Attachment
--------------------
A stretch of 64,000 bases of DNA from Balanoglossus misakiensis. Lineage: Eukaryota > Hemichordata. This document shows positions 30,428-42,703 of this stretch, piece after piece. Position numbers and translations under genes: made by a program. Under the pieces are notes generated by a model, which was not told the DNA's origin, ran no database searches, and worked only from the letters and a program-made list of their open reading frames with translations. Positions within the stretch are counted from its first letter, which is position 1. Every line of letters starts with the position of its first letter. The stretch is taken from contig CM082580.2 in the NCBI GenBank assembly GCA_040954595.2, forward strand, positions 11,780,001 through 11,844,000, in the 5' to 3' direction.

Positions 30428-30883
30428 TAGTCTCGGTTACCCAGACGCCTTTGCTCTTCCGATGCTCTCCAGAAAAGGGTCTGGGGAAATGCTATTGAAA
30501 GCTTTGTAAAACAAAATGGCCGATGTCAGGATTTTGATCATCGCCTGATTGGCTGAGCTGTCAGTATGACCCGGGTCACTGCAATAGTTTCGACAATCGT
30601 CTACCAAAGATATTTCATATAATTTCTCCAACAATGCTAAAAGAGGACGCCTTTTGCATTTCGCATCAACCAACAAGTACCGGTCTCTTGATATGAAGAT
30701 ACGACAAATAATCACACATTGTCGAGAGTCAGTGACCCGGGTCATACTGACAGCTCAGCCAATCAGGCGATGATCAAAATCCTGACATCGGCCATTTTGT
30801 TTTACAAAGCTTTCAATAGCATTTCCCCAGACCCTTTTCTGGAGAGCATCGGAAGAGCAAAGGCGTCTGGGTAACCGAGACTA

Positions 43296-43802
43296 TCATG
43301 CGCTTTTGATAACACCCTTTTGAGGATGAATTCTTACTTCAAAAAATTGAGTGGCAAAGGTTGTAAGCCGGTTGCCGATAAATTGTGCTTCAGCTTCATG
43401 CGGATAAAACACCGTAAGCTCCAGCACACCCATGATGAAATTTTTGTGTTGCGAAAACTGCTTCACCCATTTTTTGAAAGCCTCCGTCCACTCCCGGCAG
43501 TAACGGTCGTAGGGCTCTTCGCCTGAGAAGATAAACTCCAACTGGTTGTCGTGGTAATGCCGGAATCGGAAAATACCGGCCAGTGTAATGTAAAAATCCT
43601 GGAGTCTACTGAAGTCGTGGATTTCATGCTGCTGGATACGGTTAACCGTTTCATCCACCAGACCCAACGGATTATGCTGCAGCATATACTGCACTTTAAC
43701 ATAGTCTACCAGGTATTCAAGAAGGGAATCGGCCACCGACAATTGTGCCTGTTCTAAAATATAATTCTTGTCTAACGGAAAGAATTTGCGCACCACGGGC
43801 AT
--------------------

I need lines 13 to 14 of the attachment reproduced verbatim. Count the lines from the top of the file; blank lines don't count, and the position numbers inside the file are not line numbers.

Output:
43601 GGAGTCTACTGAAGTCGTGGATTTCATGCTGCTGGATACGGTTAACCGTTTCATCCACCAGACCCAACGGATTATGCTGCAGCATATACTGCACTTTAAC
43701 ATAGTCTACCAGGTATTCAAGAAGGGAATCGGCCACCGACAATTGTGCCTGTTCTAAAATATAATTCTTGTCTAACGGAAAGAATTTGCGCACCACGGGC